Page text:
Thanksgiving tradition dictates that the president of the United States accept a turkey from the National Turkey Federation, and that the president then pardons the bird.
Spared from the dinner table, the turkey goes to a safe home at Virginia Tech to live out its life under the care of the school’s Animal and Poultry Science Department. The turkey even gets veterinary care.
Around the end of the year and the end of their terms, presidents and governors also consider a long list of folks who want a real life pardon.
What is a Pardon?
Generally speaking pardons are the act of forgiving or being forgiven for an error or an offense.
The U.S. Constitution gives the President of the United States power to grant “reprieves and pardons” for offenses against the United States. Most states allow their governors to pardon those running afoul of state level wrongs.
Presidents can also commute sentences, essentially reducing them or imposing various conditions, but that’s a slightly different topic.
Usually there is a process involving an application, and there’s actually a pardon attorney in the executive branch to review pardons and advise the President. In the end granting pardons rest solely in the discretion of the President.
When President Barack Obama left office on January 20, 2017, he had granted only 212 pardons over the course of his 8 years in office. That, despite nearly 3,414 pardon applications submitted.
President Obama granted 1,715 commutations over the term of his presidency, more than any president in U.S. history, unless you count 13,000 draft dodgers and or deserters during the Vietnam War era granted clemency by president Gerald Ford.
In President Obama’s final week in office he commuted the prison sentence of Chelsea Manning, the former U.S. Army intelligence analyst who had been sentenced to 35 years behind bars for handing over secret documents to notorious Wikileaks.
Some Famous Pardons
- In 1974 President Gerald Ford pardoned his predecessor, Richard M. Nixon for conduct surrounding the Watergate scandal even though Nixon had not been convicted or even charged with any specific crime. Nixon had resigned as the House Judiciary Committee drew up articles of impeachment.
- On January 20, 2001, the last day of his presidency, Bill Clinton pardoned 140 people, including FALN terrorists and billionaire contributor Marc Rich.
- Six Reagan administration officials accused and/or convicted in connection with the Iran-Contra matter were pardoned by President George H.W. Bush one month before the end of his term.
Justice Department guidelines require waiting five years after conviction or release to apply for a pardon. But the president can grant a pardon at any time. President Ford pardoned Nixon prior to formal criminal charges.
Governors and Pardons
Most governors also have pardon power.
Massachusetts Governor Deval Patrick took office in January, 2007 and never pardoned anyone until November, 2014, when he pardoned four people. One was a 43-year-old cancer survivor who served two years on a charge stemming from possession of a small bag of marijuana. The pardon cleared the man’s record allowing him to coach basketball.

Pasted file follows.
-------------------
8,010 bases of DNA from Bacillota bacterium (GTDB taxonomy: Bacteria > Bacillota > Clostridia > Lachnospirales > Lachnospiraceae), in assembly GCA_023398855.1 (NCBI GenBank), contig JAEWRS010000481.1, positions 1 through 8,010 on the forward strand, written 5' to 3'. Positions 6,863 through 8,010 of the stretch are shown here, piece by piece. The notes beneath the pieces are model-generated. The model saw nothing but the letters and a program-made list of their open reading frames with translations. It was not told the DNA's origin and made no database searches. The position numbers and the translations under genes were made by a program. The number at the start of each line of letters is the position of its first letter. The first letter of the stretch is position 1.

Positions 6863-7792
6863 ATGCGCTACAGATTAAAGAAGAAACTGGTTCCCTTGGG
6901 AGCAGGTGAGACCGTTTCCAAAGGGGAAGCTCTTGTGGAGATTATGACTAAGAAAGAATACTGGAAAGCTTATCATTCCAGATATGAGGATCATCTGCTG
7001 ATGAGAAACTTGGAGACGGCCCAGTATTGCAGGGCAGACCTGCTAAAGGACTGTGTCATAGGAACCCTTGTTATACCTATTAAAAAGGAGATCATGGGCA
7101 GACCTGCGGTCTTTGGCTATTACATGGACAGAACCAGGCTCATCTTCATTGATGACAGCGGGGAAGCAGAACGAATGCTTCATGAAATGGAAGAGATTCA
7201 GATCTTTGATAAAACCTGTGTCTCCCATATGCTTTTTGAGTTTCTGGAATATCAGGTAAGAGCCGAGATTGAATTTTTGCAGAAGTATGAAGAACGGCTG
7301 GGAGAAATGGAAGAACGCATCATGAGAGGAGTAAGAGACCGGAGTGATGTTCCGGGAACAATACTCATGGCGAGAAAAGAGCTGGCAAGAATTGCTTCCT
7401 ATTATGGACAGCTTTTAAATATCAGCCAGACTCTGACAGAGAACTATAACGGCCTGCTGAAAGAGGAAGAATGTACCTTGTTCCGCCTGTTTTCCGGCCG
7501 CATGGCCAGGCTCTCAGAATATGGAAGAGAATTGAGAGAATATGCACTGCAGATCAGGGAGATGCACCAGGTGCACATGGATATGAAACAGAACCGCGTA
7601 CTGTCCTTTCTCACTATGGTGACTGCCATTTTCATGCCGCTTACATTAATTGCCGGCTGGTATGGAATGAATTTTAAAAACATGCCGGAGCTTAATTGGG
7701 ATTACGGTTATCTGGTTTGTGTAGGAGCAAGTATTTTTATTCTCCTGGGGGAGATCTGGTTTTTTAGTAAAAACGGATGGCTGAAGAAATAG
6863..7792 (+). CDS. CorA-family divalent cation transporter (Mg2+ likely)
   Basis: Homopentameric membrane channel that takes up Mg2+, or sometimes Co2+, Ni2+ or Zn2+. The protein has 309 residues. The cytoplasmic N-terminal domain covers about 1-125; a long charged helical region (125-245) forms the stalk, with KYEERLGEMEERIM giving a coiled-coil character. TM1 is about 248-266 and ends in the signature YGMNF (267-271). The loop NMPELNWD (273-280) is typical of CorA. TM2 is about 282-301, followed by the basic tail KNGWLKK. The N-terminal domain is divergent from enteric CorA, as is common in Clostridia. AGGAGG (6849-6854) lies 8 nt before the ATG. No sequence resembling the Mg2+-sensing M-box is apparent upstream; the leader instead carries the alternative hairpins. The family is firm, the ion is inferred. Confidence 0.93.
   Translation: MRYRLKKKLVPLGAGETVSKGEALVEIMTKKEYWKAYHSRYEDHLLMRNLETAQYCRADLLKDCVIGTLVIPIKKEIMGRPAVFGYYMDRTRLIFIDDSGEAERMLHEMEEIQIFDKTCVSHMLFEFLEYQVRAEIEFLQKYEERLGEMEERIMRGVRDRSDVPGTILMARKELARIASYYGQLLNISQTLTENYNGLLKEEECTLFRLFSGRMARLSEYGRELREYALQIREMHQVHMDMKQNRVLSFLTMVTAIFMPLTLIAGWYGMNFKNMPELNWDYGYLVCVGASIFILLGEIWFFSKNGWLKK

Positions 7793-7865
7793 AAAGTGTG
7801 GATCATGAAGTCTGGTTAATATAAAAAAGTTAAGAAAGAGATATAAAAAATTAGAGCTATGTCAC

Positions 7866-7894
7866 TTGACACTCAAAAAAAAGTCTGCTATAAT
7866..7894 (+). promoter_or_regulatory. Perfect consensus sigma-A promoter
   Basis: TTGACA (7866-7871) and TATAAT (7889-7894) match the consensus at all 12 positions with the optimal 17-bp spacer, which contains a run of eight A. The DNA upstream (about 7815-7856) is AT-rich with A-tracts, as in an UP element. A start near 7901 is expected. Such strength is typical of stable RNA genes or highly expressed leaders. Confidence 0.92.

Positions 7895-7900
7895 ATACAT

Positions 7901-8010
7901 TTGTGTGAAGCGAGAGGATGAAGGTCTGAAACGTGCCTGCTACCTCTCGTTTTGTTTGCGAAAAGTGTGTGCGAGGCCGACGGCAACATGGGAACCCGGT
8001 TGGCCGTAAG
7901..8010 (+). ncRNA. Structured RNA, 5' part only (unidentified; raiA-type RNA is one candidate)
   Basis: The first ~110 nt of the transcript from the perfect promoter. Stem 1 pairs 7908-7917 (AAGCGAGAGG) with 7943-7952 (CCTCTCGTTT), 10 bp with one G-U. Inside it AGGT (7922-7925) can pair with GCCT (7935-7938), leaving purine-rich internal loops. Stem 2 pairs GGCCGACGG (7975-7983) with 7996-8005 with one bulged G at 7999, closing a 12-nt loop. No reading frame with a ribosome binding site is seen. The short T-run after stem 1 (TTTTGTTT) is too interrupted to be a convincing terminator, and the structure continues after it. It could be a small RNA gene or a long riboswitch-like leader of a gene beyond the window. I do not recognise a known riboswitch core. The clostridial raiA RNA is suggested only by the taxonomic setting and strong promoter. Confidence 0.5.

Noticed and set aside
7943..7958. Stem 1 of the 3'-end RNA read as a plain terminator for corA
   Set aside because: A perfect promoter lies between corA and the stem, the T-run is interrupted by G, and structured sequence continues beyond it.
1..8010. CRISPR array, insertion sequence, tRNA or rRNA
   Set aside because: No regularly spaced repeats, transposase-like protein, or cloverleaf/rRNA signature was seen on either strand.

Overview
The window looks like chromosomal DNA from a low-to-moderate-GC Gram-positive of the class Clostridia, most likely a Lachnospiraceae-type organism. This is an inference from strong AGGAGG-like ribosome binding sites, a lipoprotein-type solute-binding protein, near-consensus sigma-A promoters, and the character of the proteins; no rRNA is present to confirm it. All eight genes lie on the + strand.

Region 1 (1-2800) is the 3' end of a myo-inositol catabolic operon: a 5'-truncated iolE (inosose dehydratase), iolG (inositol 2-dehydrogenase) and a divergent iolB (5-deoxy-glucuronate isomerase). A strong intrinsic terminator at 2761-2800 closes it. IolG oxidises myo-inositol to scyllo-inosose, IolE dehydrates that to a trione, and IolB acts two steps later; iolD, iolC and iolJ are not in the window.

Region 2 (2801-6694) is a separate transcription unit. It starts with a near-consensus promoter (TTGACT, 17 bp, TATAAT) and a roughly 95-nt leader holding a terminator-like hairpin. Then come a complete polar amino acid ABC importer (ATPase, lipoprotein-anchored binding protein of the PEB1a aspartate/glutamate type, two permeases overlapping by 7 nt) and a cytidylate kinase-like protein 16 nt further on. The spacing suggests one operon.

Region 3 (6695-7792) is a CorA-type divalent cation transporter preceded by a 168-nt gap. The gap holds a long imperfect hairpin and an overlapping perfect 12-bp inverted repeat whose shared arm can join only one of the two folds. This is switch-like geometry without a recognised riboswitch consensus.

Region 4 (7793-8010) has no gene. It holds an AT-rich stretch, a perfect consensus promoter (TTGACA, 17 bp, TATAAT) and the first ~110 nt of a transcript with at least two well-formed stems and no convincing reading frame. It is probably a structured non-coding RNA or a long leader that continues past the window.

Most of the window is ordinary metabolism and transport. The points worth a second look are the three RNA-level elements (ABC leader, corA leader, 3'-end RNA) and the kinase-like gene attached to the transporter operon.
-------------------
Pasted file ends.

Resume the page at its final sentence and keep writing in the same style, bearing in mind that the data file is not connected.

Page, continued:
Not as lucky as the Thanksgiving turkey, Pamela Smart has never been pardoned. She continues to serve a life sentence without parole for her role behind the murder of husband Greg Smart in Derry, NH. Repeated requests for a pardon found their way into the governor’s trash barrel. Governor Chris Sununu, considered a law and order supporter even if the youngest governor in the U.S., is highly doubtful to ever ink a pardon for Smart. Before him, Governor Maggie Hassan said “never” to a Smart pardon.
Pardons aren’t popular in New Hampshire. Governor John Sununu who served from 1983 through 1989 issued 17 pardons. But then, between 1990 and 2007, only three people were pardoned.
Pardons: The “Oops” Factor
Massachusetts Governor Michael Dukakis in 1976 pardoned Edward Brown, convicted of assault with a dangerous weapon and armed robbery in connection with an attack on a man in Somerville. Brown moved to New Hampshire, where he and his wife refused to pay federal income taxes, failed to participate in their trial, and then, after conviction, staged a lengthy standoff with feds. The Browns now spend holidays in a federal penitentiary.
You can even be pardoned after you’re dead. President Clinton pardoned Henry O. Flipper 59 years after the former military officer’s death. Flipper was court marshaled for embezzlement of commissary funds.
Whether its a turkey or a person, pardons represent an end run around the system. The turkey’s life is spared the butcher’s axe. Political pardons operate outside of the usual channels of criminal justice either erasing a past conviction, or in some cases preventing prosecution.
Attorney Andrew D. Myers is a personal injury and bankruptcy attorney licensed in Massachusetts and New Hampshire who sometimes writes on other intriguing legal issues.